Thursday, July 31, 2008

Trying To Hold On

I am sitting in my friend's double bed a little too awake for 12:45 at night, but in Japan it is 4:45 in the afternoon and my inner clock is still adjusting. My fingers are also adjusting to life back in the States as they struggle to find the apostrophe and colon on a non-Japanese keyboard.

But I will readjust my typing instincts soon enough, and I fear that as I begin to fall back into routine I will begin to forget as well. I will forget what it is like to be surrounded by signs I can't read because they are printed in an alphabet I cannot comprehend. I will forget what it is like to be the only white person in a room. I will forget what white rice tastes like first thing in the morning. As with so many events in life, these things will fade into memories that grow more distant and distant, but I know that the intangible experiences, thoughts, reactions, and reflections will embed something new into who I am. Another building block in life, and I intend to be better for it, taking the opportunity to grow in my understanding of the world and its individual inhabitants, including myself.

My last seven days in Japan were the perfect finish to my time. Amazingly, I found my friend Meiko in the crowds of Shinjuku Station in Tokyo within minutes, and we stashed my suitcase in a coin locker before finding a place for lunch.

It was a three hour bus ride into Ibaraki and Meiko's city. The temperature dropped notably in this time to a very tolerable level, and I couldn't believe it! With its ocean breeze and northern location, Hitachi made it difficult for me to believe that I had spent three weeks sweating away.

So many of the Japanese people I interacted with on a personal level proved to be very hospitable, and the case was the same with Meiko's family. Her cousin was getting married in Tokyo while I was there, so I traveled with her family to the wedding and was graciously welcomed as a member of the family for the day. The hospitality even extended into the next day, for we stayed in Hotel New Otani that night and took a train back to Hitachi around noon. I felt like I was in another life with the lifestyle I led those two days. The hotel was the fanciest I have possibly ever stayed at, and we ate dinner at a revolving restaurant with a three hundred sixty degree view of the city.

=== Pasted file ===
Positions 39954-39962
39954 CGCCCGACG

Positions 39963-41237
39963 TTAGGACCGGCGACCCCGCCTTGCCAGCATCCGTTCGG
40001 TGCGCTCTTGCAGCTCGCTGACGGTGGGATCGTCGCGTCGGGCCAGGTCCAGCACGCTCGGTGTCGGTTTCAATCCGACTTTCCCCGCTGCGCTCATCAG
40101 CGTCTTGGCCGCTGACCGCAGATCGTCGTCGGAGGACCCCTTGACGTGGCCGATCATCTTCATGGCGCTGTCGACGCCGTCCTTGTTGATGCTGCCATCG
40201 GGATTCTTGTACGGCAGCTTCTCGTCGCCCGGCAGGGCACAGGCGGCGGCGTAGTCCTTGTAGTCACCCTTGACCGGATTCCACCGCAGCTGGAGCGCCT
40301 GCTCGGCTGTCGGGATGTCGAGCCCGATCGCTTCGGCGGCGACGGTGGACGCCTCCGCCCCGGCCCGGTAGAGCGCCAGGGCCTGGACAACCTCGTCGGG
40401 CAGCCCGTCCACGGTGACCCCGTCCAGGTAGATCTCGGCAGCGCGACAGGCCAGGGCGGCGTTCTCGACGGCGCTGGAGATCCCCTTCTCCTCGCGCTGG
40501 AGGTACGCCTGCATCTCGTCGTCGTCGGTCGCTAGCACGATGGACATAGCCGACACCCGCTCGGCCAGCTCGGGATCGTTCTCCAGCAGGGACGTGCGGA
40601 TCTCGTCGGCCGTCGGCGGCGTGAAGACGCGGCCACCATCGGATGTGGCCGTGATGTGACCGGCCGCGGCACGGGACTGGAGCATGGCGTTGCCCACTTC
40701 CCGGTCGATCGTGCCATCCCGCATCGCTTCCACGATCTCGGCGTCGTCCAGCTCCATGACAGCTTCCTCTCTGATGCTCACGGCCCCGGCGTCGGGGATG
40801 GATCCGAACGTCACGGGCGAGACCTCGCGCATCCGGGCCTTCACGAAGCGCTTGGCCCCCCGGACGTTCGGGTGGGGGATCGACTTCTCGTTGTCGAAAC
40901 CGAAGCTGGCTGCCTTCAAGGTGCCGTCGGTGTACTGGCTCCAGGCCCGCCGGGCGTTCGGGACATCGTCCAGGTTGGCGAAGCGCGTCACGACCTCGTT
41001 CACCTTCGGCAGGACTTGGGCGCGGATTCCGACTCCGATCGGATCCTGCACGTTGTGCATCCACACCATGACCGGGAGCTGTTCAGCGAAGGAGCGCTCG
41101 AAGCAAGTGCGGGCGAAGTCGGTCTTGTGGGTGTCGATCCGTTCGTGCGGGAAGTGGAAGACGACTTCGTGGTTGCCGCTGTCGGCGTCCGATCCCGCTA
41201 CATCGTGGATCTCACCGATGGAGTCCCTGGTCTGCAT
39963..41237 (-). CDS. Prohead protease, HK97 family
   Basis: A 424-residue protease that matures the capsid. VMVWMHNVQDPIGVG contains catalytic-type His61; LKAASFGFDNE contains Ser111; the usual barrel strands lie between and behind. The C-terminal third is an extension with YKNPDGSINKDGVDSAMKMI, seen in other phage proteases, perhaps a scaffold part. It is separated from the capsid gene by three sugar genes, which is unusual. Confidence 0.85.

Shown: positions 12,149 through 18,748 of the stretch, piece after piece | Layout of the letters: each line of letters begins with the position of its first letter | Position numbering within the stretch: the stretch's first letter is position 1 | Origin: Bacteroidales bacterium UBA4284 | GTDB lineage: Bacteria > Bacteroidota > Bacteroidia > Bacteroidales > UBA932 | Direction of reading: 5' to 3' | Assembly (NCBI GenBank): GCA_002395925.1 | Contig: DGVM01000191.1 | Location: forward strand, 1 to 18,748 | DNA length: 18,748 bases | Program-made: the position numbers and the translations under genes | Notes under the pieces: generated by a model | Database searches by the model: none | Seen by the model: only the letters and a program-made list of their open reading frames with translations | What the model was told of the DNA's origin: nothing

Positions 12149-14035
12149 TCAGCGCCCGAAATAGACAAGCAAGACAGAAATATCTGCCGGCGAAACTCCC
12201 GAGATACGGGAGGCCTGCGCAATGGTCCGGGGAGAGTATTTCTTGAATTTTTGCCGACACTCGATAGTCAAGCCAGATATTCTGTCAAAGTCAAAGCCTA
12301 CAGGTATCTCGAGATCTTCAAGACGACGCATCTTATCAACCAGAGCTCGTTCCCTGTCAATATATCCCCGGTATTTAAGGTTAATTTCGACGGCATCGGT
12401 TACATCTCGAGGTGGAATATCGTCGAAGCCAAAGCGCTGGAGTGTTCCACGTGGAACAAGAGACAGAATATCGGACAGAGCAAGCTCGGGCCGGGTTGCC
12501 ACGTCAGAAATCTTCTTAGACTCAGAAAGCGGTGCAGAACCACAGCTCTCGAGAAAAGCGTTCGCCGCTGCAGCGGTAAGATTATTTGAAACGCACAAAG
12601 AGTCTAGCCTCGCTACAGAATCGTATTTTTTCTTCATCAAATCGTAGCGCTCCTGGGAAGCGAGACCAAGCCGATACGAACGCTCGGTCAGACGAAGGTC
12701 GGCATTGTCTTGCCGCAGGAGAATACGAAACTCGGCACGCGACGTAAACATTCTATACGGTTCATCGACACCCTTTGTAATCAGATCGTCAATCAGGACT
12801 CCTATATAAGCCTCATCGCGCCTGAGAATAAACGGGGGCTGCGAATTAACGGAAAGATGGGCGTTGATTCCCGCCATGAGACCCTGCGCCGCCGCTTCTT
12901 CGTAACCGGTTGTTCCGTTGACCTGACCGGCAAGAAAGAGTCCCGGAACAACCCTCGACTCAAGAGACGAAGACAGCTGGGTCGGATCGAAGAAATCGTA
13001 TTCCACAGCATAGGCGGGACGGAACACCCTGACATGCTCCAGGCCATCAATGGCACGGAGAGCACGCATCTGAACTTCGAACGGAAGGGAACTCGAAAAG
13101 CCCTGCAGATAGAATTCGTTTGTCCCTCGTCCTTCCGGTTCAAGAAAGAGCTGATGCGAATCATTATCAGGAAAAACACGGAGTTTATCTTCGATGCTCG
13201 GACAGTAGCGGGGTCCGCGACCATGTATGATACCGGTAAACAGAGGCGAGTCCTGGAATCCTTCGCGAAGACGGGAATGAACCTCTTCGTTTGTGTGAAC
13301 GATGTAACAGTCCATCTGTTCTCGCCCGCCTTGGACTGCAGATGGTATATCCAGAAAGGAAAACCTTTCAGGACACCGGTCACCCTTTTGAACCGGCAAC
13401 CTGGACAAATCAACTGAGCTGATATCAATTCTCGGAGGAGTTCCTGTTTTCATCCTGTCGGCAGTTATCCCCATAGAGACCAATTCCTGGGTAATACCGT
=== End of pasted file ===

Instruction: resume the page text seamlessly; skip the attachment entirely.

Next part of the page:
The rest of my nights were happily spent sleeping on a simple, comfortable Japanese futon in a room of tatami mats that were new enough to fill the room with a sweet, earthy odor that transferred itself onto my clothes and lasted my first twenty-four hours back in the States. Sadly, it is gone now.

And as the days continue to go by I know I'll forget more of the weariness, the sweltering heat, and hold onto the views of lush countryside, wild lilies along the road, women in yukata shuffling by in the subway station, people (both friend to friend and customer to salesperson) bowing to each other in greeting, and all things that made Japan unique and/or beautiful to me. I know in those four weeks, I only tapped into the outskirts of a culture entirely different from what I am familiar with. And that's why I am so very glad I went, at least for that tiny sliver of broader understanding.

Now I really should be kind to this body of mine and discipline it back into sync with the Northwest sun. Tomorrow I will finally be back in Bellingham after being gone a month and a half and am looking forward to a brief three weeks there before I head back to Texas for fall last fall semester! Maybe that will help me leave this place of tall pine trees, snow capped mountains, and herbal smelling local markets. If I must.

By the way, I have my camera back! I picked it up at the airport upon my arrival and will soon be in my mom's kitchen cooking and baking with her and my sister as much as possible. Please stick around, and thank you so much for following along as I took flight after flight, bus after bus, and every form of transportation in between, testing out too many mattresses to count along the way.

Tuesday, July 22, 2008

My Feet

I know a fourteen day gap stands between now and the last time I posted, and I`m not even going to attempt to summarize each of those days, but let`s see what I can do here...

Since arriving in Kyoto on the 10th, it has been difficult to get computer time beyond ten minutes here or there. But today I found myself with a whole day to work with. I woke up at 4:30 this morning to say goodbye to the group I have been traveling with. It was a sad time. In the last few days the subject of me transferring to Western has come up among my new friends and me, but those of you who have watched me transfer (twice) already and stretch my college courses into five years do not need to worry. I`m returning to Abilene in the fall.

My overnight bus for Tokyo leaves at 11:30 tonight, so I am sitting cross legged on a chair at my hotel noticing how dirty my feet are. That`s what you want to hear about, right? The dirt in between my big toe from my flip flop strap? Well, here`s a more telling image about my travels...the slight imprint in these spongy flip flops I brought with me has increased over the last twenty days to a defining mold of each of my toes, my arch, and my heel.